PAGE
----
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Anxious gatekeeping

Analogous to nervous cluelessness is something we might call “anxious gatekeeping.”   This is desire to police the borders of poetry, or of...

Sunday, October 24, 2010

Why Do Research After Tenure?

The common complaint is that if you give someone tenure, how do you make sure that the person continues to do research? Couldn't someone just show up to teach their courses and spend the rest of the time on the golf course?

Let's look at some of the factors that make this not happen very much.

(1) We do not play golf. *

(2) Tenure at a research university is a license to do research with nobody bothering you. To get that far, you have to like scholarship more than a little. You've invested a lot in developing your research to a certain point, and it takes a life of its own: you are invited to submit articles, to give talks.

(3) Your annual evaluations, raises, and eventual promotion to full professor depend on research. Your pride and place in the profession, your ego.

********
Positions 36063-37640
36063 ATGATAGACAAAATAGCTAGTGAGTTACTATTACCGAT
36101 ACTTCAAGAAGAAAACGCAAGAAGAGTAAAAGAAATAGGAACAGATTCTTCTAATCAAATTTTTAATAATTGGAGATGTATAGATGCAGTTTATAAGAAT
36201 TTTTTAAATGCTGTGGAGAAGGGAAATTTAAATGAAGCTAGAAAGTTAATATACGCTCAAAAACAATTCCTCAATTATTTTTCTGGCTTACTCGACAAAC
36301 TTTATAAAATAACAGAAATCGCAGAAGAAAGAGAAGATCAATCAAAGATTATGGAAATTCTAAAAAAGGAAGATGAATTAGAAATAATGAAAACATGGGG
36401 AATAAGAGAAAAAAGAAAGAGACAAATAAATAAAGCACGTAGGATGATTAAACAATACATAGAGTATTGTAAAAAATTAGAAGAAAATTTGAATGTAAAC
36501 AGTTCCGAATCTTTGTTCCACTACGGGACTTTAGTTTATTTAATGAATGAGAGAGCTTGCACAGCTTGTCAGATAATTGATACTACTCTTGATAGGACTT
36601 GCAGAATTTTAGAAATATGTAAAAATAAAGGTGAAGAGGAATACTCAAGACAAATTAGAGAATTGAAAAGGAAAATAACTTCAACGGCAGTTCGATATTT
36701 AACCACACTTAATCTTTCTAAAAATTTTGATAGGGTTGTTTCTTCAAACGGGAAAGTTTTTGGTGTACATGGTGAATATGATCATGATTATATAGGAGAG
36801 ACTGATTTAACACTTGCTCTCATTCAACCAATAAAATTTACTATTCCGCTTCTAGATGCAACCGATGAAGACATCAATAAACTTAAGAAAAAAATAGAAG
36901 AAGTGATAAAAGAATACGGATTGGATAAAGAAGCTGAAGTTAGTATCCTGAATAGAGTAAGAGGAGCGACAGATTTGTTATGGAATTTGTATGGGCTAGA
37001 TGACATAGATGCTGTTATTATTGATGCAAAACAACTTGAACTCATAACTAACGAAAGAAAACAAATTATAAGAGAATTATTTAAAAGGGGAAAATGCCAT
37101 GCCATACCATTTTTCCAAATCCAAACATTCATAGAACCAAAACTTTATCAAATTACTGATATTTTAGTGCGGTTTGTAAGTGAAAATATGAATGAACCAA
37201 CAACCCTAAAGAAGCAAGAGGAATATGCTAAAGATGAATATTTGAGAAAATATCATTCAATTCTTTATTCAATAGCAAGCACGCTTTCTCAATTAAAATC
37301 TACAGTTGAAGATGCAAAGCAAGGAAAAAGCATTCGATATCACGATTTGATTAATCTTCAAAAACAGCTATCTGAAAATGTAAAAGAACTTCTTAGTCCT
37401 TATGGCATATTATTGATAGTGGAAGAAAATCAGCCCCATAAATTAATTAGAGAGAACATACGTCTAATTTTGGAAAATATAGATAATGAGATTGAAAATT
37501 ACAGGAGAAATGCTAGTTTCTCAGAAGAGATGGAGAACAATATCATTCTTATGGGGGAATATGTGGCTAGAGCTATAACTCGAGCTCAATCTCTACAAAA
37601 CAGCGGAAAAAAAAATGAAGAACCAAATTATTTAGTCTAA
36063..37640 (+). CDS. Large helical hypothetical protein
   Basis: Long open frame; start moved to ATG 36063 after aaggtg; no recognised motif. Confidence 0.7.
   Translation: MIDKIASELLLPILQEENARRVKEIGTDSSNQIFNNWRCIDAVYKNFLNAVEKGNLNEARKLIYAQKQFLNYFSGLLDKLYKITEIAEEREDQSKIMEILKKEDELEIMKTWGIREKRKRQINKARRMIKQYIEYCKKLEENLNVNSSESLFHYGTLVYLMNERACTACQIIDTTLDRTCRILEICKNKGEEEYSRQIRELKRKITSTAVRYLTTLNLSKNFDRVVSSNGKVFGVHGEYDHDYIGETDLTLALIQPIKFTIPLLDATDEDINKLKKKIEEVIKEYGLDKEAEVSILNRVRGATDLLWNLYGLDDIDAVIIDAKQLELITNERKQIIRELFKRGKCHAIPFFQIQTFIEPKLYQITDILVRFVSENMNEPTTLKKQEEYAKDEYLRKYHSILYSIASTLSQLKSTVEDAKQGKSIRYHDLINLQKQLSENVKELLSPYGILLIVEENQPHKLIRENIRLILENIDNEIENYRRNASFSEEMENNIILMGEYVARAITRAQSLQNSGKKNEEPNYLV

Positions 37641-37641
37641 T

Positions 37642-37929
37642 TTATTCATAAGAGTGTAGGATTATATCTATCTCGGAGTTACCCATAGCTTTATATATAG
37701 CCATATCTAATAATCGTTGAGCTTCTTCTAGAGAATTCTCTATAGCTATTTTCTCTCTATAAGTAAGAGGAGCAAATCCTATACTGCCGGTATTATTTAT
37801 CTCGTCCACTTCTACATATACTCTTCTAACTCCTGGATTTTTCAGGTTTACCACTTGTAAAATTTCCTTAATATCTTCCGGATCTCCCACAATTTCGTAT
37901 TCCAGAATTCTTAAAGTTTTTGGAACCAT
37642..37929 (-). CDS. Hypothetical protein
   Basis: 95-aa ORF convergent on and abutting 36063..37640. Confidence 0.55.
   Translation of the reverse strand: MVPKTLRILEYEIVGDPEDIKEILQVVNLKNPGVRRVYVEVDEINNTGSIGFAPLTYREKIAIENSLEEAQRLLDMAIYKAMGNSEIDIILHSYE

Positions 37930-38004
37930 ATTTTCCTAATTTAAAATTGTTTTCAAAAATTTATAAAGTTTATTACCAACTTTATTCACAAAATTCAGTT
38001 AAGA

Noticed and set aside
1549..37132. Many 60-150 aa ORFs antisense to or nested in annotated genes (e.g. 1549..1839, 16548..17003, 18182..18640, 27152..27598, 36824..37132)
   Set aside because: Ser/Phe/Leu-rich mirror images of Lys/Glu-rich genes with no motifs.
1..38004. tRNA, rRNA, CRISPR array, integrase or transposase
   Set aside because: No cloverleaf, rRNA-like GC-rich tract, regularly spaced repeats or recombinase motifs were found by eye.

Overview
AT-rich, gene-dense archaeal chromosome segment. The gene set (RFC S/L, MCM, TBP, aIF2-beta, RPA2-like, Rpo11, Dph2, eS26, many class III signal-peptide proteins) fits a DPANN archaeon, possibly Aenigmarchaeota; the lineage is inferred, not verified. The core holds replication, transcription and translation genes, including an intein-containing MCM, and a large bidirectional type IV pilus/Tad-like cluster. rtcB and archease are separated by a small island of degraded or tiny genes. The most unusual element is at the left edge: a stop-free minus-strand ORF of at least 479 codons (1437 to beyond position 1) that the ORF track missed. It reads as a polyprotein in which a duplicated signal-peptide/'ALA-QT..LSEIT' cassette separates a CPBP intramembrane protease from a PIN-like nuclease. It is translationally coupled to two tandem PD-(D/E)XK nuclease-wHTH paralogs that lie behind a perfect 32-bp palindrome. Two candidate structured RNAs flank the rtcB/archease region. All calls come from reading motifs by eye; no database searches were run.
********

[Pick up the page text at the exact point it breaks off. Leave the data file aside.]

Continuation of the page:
(4) I know people who don't publish a lot, but sometimes that's because they barely squeaked by for tenure. If you really look at the typical "dead wood" type, they were never much in the 1st place. Maybe they got tenure in a climate where the institution didn't demand very much. Maybe they have other talents aside from research and are excellent teachers, administrators, and not dead wood at all from that perspective. So tenure didn't make them stop publishing, just stop pretending to care.

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*Yes, some academics play golf. That was a joke.

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